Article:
Details remain, and I don't claim to have an ideal legal situation worked out. The most salient of these details (other than the fact that none of this is going to happen, but setting that aside), are these: 1) Precisely which state laws would become open to nullification as unconstitutional under such a combination of human life amendment and Congressional application of the 14th amendment to protection? Since the 14th amendment doesn't apply directly to private action, what would have to be struck down would be any state laws that recognize abortion as a legal activity. That, on the grounds that so recognizing it is failing to provide to the unborn the equal protection of the laws. But what laws are those? In many cases they may be laws requiring medical regulation of abortion clinics, for example. In some cases they may be laws limiting the abortion license, where such limitations have themselves been fought for by pro-lifers. Would it accomplish something good to strike down such state laws en toto because they treat abortion as legal in that state at all? Would the prosecutors then simply exercise prosecutorial discretion to allow abortions to continue unchecked? Perhaps a good target would be a state such as California, which allows even nurse practitioners to perform abortions. Presumably any state law could become a target if it expressly permits abortions to be performed, even by doctors, since such express permission amounts to declaring open season on unborn persons. 2) Who would have standing, even if Congress created a cause of action? This is particularly important since, in the case of the unborn, the unprotected class consists entirely of persons without a voice of their own. How could Congress give teeth to equal protection legislation for classes that are too young or otherwise mentally or legally incompetent to bring litigation on their own behalf? 3) How likely is it that later Congresses would repeal the interpretive legislation? 4) How can it be made clear that the legislation placing the emphasis on "protection" does not mean that states must abandon permissible self-defense? (Allowing a person to shoot an attacker is giving the attacker "unequal protection" from being shot.) How could this be addressed in the legislation without opening up the possibility that abortion would be similarly permitted under the guise of the woman's "defending" herself from the unborn child's "attack" on her bodily autonomy, or some such nonsense?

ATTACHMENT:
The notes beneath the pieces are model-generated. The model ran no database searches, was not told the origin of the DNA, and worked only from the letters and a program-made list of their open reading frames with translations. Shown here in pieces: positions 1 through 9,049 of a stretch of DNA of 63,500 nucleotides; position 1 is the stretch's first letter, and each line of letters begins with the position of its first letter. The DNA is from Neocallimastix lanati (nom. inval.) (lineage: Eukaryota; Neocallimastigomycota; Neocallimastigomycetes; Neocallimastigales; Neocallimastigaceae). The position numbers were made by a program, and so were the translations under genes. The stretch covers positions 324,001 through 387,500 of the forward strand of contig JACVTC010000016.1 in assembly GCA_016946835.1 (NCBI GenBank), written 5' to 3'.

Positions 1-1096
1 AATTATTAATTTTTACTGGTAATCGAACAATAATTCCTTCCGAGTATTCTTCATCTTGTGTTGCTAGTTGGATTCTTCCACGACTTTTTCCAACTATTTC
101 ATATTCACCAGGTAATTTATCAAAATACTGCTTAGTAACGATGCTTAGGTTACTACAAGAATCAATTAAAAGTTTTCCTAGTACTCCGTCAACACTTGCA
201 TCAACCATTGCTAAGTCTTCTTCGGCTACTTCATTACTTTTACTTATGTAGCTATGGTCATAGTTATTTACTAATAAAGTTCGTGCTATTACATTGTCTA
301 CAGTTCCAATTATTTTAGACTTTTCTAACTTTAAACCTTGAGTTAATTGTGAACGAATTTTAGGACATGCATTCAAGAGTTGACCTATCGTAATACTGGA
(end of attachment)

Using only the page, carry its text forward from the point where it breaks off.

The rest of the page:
One thing that does come to mind: Any actual application of equal protection to the unborn would, or legally should, strike down all public funding for abortion, state or federal, at a blow.
I admit that all of this is con-law geekery of a mostly pointless sort. The one point it does have is a sober one: Pro-lifers didn't pass a human life amendment in the glory days of the 1980's in part because we weren't sure what amendment we wanted, so we didn't unite around a single one. Given the long-standing state of 14th amendment jurisprudence, a simple "unborn babies are persons" amendment, even if passed, wouldn't do the job by itself. So what more, legally, is needed? It is at least worth asking ourselves these questions.